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9781111640125_IM_ch13

Security+ Guide to Network Security Fundamentals

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Security+ Guide to Network Security Fundamentals, Fourth Edition 13-1 Chapter 13 Business Continuity At a Glance Instructor’s Manual Table of Contents Overview Objectives Teaching Tips Quick Quizzes Class Discussion Topics Additional Projects Additional Resources Key Terms
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Security+ Guide to Network Security Fundamentals, Fourth Edition 13-2 Lecture Notes Overview The availability aspect of the CIA triad generally means keeping data available, but the most important aspect of availability is the availability of data during a crisis. Whether that crisis is natural or man-made, businesses need data to continue to operate. This chapter covers the basics of the planning needed to continue to operate the information infrastructure of a business during a crisis, whether that is a disaster or an incident. Chapter Objectives Define environmental controls Describe the components of redundancy planning List disaster recovery procedures Describe incident response procedures Teaching Tips What Is Business Continuity? 1. Explain that business continuity can be defined as the ability of an organization to maintain its operations and services in the face of a disruptive event. 2. Note that business continuity planning and testing is the process of identifying exposure to threats, creating preventive and recovery procedures, and then testing them to determine if they are sufficient. 3. Discuss the importance of a business impact analysis. 4. Refer to Table 13-1 to talk about the items to cover in a BIA interview. Disaster Recovery 1. Define disaster recovery as the procedures and processes for restoring an organization’s IT operations following a disaster. It generally focuses on restoring computing and technology resources to their former state. 2. Mention that disaster recovery involves creating, implementing, and testing disaster recovery plans.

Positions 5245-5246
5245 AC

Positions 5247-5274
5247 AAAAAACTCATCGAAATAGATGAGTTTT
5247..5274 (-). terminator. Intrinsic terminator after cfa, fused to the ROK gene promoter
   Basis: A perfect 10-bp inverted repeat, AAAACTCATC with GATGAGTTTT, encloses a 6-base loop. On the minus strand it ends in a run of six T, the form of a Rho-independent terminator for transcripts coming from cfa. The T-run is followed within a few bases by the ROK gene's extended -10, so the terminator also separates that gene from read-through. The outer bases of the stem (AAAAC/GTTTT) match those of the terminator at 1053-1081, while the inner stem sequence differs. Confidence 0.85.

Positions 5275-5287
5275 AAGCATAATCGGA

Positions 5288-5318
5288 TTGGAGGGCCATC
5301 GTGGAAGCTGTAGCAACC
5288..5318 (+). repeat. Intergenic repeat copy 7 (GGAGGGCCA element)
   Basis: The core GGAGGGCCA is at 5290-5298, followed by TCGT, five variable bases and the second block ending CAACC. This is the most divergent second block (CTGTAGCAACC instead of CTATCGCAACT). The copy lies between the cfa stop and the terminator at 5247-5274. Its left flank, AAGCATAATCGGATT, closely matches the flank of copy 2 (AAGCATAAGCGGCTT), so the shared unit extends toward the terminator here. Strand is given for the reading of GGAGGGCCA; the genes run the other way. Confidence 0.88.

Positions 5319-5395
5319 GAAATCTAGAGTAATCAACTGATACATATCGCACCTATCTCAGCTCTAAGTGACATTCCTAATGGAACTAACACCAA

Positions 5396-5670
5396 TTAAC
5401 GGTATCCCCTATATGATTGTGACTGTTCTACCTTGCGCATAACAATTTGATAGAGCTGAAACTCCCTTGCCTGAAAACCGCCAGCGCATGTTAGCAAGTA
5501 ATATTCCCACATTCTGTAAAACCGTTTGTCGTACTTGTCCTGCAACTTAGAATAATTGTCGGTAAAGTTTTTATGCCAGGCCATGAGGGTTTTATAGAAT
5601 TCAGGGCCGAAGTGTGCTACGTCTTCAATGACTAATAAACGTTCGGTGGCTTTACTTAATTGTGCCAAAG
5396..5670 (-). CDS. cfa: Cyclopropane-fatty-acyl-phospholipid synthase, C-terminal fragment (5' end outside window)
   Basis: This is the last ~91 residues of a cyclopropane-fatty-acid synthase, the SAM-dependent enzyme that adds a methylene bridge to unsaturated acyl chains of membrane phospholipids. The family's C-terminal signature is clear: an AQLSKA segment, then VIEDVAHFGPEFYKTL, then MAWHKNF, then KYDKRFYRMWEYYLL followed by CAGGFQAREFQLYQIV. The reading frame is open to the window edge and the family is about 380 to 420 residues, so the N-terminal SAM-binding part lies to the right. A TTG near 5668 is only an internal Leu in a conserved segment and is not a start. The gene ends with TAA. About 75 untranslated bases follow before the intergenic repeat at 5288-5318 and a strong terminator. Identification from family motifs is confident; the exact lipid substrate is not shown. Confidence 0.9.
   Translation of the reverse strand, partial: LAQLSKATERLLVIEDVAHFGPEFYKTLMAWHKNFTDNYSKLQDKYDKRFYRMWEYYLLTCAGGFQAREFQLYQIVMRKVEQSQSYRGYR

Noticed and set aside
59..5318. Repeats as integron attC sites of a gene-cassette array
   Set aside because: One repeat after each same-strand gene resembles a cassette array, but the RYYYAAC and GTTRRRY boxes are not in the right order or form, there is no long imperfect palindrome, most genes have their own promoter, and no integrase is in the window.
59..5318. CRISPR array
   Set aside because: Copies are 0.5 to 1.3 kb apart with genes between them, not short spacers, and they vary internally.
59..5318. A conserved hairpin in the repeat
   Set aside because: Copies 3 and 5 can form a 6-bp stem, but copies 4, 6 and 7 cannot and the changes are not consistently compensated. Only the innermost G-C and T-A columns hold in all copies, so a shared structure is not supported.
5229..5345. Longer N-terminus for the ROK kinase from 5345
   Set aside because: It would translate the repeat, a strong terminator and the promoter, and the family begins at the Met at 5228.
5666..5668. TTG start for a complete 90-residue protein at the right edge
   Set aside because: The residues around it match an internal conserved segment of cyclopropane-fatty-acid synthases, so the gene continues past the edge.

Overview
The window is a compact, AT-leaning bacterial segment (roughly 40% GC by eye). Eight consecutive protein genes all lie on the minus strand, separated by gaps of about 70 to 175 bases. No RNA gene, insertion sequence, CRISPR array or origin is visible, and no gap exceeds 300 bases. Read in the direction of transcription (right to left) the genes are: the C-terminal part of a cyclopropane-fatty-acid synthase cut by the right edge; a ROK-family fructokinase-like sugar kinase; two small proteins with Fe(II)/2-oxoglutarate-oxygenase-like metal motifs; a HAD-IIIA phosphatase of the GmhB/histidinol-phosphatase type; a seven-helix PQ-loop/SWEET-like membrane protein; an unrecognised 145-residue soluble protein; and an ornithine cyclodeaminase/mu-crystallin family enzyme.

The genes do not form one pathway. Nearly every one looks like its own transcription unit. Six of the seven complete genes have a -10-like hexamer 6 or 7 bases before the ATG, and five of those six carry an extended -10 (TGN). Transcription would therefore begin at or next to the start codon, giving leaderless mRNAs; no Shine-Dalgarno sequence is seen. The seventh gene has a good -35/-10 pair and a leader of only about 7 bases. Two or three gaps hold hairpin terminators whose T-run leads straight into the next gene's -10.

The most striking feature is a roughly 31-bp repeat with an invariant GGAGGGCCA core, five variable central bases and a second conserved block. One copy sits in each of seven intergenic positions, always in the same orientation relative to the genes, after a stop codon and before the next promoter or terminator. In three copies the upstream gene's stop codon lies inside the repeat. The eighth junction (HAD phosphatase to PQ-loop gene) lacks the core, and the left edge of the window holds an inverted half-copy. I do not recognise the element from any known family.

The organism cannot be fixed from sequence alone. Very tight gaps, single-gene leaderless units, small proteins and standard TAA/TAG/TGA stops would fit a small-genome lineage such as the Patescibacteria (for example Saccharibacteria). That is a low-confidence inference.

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Security+ Guide to Network Security Fundamentals, Fourth Edition 13-3 Disaster Recovery Plan 1. Define a disaster recovery plan (DRP) as a written document that details the process for restoring IT resources. Comprehensive in its scope, a DRP is intended to be a detailed document that is updated regularly. Use Table 13-2 to illustrate your explanation. 2. Mention that all disaster recovery plans are different. 3. Most disaster recovery plans address the common features included in the following typical outline: a. Unit 1: Purpose and Scope b. Unit 2: Recovery Team c. Unit 3: Preparing for a Disaster d. Unit 4: Emergency Procedures e. Unit 5: Restoration Procedures 4. Mention that it is important that a good DRP contains sufficient detail. Use Figure 13-1 to illustrate your explanation. Redundancy and Fault Tolerance 1. Define a single point of failure as a component or entity in a system which, if it no longer functions, will disable the entire system.
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